31 thoughts on “Speakeasy #165: A Round Nosed Shovel

    • Sometimes I would plan a planting about the time that the kids wanted to dig. I’d tell them to dig wherever I wanted to plant. Saved some work sometimes.

      Liked by 1 person

  1. Haha! Nice. I was wondering the whole time what they were digging for. Then the Chinese fireworks detail hit it home. That’s pretty fuckin’ brilliant lol!

    One detail I did notice that is kind of a critique…when you are doing dialogue and someone is saying something then addresses someone like “You’re fuckin’ right, dude.” for example, a comma would go between the words “right” and “dude”. Same if you said, “Dude, you’re fuckin’ right.” A comma would go after “dude”. Just a detail I thought maybe should be pointed out to you. I only say this because I am a stickler (although I’m no English major myself lol) for correctness, as are editors. I am myself a “superfluous comma” addict lol… I probably put commas where they don’t really need to be. But I’m sure of this comma placement. I heard that commas go wherever you hear a pause in the writing, so…anyway…just thought I’d give you a heads up. 🙂 Great story, though, for sure!

    Liked by 1 person

  2. LOL! I love the way you describe the relationship between the three boys – and the realities of life interfering with their goal. Great take on the prompts! 🙂

    Liked by 1 person

    • Gifted storyteller? Really? Come on – I’ve been reading your stuff – “bird as a verb?” brilliant.
      Thanks though. I appreciate it.

      Like

  3. This was awesome. I’ve always thought about that as a kid, but never got to try it like those guys, even though the idea was always at the backof my head when I was diggin’ holes in the ground at the beach.
    How do you convey the young age of the characters and their naive, childish, innocent nature like that?

    Liked by 1 person

  4. Thanks DS. I’m glad you liked it. As for your question, don’t tell anyone but I’m pretty childish and innocent myself! LOL

    Like

  5. I tried this once. I think I was six…god only knows what I used to dig, but I found one of those old Christmas plates. Felt like an archaeologist! Fun story, Thom. Thanks for sharing this wonderful childhood nostalgia.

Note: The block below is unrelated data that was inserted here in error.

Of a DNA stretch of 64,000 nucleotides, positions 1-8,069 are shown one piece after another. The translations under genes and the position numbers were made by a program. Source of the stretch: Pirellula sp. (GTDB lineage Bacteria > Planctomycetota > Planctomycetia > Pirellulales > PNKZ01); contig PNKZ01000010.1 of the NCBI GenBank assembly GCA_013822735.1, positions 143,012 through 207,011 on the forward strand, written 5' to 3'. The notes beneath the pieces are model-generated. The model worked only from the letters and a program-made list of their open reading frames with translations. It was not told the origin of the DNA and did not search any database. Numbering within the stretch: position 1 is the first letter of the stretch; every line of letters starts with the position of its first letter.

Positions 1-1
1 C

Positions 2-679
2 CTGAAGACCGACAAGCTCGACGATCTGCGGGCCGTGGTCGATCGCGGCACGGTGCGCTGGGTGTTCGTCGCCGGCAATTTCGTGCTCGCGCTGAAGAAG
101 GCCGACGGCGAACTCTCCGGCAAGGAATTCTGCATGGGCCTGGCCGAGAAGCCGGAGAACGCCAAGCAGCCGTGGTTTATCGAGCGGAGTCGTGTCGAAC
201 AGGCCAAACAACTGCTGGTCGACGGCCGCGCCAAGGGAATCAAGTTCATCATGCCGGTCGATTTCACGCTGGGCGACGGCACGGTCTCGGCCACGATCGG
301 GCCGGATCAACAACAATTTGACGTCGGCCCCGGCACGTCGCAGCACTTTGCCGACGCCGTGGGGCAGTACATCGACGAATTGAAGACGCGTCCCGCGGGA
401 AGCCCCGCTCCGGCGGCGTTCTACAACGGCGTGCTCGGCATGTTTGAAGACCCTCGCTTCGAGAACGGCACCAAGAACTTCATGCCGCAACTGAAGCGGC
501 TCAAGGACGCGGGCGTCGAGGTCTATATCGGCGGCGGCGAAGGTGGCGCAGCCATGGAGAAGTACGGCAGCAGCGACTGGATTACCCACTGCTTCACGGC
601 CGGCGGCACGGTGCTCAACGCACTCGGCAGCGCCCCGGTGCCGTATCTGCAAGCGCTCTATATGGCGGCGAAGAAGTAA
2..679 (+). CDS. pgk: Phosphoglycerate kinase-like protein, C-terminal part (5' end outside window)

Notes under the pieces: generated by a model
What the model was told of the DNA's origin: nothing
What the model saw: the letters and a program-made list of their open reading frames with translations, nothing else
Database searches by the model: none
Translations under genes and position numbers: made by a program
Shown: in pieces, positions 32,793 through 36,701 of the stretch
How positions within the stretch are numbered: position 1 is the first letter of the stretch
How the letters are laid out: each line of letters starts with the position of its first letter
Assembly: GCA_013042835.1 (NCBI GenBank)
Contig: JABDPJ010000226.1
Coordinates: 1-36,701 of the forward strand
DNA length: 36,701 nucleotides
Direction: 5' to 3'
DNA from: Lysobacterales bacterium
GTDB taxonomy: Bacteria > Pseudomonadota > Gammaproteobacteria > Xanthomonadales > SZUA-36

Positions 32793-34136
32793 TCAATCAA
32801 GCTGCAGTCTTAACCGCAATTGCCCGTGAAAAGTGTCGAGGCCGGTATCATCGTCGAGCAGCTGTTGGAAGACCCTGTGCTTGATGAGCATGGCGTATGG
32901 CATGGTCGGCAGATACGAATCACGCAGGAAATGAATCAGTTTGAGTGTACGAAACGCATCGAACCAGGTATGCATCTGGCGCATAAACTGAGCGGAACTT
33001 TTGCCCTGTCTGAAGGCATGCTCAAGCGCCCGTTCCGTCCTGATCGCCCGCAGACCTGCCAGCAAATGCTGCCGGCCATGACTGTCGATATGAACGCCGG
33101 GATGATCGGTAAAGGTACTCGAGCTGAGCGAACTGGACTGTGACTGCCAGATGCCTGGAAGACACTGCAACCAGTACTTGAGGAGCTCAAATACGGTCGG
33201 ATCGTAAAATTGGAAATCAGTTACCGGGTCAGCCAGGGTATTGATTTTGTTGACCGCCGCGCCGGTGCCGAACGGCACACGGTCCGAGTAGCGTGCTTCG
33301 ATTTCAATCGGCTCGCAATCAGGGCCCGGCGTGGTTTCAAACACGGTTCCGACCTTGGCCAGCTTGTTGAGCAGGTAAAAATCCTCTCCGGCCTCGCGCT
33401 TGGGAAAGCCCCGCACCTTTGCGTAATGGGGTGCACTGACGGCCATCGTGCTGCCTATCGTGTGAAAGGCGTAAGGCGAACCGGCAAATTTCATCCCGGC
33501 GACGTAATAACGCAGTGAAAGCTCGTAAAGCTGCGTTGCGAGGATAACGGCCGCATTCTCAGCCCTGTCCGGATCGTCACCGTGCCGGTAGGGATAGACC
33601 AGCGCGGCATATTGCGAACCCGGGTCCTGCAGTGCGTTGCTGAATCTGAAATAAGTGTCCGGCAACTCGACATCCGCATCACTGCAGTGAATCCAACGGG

Liked by 1 person

  6. “…Stan’s mastery of the profane.” That phrase stood out for me, really like that phrase, nice way to put it.

    Liked by 1 person

  7. This is a great story. At first, you tricked me into thinking that it was going to be something dark, but then the dawning awareness came, and I cracked up! I tried to dig a hole to China with my best friend when we were both about 9. Nice take on the prompts – very fun and creative.

    Liked by 1 person

    • After my story about the schizophrenic shop assistant I couldn’t go dark again this soon. I am so glad that you enjoyed it. I coulda used a lot more words though.
      Thanks.

      Like

  8. I thought you were going to China with this one – and was so glad I was right! I love this. I had to laugh when badass Stan hurried home for the meatloaf. Wonderful detail and well-told!

    Liked by 1 person

  9. In primary school we once imagined drilling a hole all the way to Australia (at first I didn’t get the “digging to china” because in Europe it’s Australia). We also dug up stones to use as currency for the many “shops” in the “field” selling anything from other stones to flowers or daisy chains and if you were lucky there might be a few unwanted cards.
    I really liked this 🙂

    Liked by 1 person

  10. I really liked your sentence constructions in this, Tnkerr. I could tell from the second sentence that the narrator was a kid, even before you explained it. Great job!

    Liked by 1 person